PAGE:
.... they also draw the attention of 'the Duke' the other half of Kitten Force

Clearly with a name like 'Duke' it was necessary to inspect the English forces to ensure all is in order before the advance.

A quick inspection of the enemy forces before being evicted!

My archers screened the advance of my infantry.  

My knights and light horse advance to drive away the Rus heavy cavalry and horse archers on the right flank.

The Rus heavy cavalry in the village decided to try to drive off my archers by charging down the road.

My archers fall back behind the infantry who do serious damage to the cavalry but lose the melee and then to top it all fail a morale test and rout!

Better luck on the wing were my cavalry best the Rus cavalry and their dog!

The engagement of the cavalry on the flank and the defeat of the Rus cavalry in the village provides the excuse for a general advance on the village and the remaining Rus infantry.

This assault draws out the final unit of Rus Horse archers,  my archers retire behind the pikes and the horse archers fire a volley and decide discretion is the better part of valour and turn tail.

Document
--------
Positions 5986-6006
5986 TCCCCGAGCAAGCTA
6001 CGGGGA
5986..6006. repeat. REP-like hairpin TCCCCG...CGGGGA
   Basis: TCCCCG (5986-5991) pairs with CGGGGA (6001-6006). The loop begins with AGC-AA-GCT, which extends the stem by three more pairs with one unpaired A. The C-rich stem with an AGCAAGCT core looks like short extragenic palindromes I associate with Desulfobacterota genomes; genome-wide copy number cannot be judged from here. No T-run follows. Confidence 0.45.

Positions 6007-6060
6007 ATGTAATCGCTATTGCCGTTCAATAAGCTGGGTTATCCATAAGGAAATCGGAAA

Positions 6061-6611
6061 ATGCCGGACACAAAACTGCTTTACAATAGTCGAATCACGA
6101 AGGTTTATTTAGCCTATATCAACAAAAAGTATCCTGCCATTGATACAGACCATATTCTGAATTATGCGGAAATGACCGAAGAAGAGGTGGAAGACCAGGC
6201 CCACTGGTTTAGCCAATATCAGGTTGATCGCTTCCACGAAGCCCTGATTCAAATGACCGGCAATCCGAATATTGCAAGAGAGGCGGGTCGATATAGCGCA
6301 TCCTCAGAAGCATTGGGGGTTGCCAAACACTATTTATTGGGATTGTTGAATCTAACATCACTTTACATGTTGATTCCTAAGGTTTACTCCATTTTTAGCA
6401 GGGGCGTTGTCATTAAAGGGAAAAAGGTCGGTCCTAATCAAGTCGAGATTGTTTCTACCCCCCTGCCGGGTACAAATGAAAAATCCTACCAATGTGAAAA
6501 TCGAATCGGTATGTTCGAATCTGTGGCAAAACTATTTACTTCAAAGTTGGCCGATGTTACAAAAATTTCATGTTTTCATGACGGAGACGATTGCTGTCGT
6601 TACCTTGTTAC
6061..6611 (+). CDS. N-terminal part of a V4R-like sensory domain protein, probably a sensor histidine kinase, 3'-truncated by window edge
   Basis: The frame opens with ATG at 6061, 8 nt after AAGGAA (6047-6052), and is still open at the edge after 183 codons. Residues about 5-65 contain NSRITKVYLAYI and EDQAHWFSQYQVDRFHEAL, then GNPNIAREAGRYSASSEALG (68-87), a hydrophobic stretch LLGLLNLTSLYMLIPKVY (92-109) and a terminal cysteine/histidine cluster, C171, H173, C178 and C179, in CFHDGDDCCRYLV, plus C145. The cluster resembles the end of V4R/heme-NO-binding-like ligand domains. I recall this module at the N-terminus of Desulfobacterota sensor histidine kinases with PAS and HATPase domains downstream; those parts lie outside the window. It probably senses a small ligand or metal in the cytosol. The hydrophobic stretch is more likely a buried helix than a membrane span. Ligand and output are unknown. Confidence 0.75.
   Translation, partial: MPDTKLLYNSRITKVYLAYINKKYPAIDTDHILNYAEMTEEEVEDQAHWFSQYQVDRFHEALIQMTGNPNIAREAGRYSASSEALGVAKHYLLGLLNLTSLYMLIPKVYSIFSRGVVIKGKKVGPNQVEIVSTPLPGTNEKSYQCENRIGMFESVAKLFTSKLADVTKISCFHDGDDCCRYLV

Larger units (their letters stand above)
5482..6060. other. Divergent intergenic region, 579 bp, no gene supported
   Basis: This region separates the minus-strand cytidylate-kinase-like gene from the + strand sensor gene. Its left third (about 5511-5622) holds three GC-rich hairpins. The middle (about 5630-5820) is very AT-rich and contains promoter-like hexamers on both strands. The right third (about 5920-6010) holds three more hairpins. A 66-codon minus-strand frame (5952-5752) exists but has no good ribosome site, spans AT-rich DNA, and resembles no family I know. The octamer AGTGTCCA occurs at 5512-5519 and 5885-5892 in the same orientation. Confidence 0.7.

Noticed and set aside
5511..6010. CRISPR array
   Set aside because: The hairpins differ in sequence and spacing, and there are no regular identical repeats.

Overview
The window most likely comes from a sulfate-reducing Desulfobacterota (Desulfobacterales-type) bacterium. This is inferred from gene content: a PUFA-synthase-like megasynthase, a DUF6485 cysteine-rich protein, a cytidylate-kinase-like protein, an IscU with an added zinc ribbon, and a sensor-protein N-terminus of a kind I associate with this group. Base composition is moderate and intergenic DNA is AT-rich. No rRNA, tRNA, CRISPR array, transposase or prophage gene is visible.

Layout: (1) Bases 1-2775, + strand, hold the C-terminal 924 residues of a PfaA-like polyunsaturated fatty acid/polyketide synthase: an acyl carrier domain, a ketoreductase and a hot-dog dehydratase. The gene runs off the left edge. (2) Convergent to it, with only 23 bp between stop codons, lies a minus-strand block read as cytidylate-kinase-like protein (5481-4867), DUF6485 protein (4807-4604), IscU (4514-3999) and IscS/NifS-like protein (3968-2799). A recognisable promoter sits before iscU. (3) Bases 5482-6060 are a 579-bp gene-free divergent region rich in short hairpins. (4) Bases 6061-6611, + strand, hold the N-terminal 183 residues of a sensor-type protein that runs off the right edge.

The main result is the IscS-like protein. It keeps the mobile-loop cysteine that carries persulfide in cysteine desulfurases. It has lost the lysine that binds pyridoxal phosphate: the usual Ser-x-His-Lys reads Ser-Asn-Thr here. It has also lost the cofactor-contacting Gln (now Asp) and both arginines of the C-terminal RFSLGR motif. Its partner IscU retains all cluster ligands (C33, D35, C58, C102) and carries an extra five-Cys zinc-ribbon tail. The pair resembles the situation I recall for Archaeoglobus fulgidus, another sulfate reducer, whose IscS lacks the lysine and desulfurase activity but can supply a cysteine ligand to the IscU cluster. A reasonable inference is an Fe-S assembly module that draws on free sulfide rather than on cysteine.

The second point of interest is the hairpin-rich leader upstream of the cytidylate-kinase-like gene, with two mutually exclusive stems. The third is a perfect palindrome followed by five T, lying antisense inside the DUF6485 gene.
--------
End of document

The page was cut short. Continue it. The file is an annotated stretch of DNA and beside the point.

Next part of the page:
With my cavalry having broken the Rus Heavy Cavalry and their best infantry engaged, the Rus light infantry retire and leave the village in my hands.

A cause for more trumpets!!

I got terribly excited and bought lots of these Perry figures when they first came out and lovely they are too. In fact I double ordered and wound up with more figures figures than I had intended.  WOTR in 28mm was a 'new period' for me. Once I had finished gluing, painting and basing, it struck me that I didn't have any rules.  Somewhere in my loft I have  couple of hundred 30 year old Robin Hood and Sheriff of Nottingham airfix figures and the same problem, never really used.

In the olden days I had used the WRG rules which spanned Sumerians to Medievals and so got them out and realised I couldn't make 'head nor tails of them', so all the figures went into boxes.  I then moved them around the loft to the point where I was going to get rid of them having never used them. I got all of them out on the table, more to show, as you do, and to remind myself what I had, Bob was just coming for a chat and a coffee but brought some of his Rus with him so we turned it into the game above. This explains the unequal size of the armies.  

Bob suggested we try a set of free rules he found on line called 'Metalsmashing' (available from www.milihistriot.com).  They are simple, quick and sort of give a feel for the period. 
Some of the ranges are a bit short and the melee could be a little clearer, nothing that a Biro can't sort out, but they gave an enjoyable game in a couple of hours without too much brain power.  What more can you ask?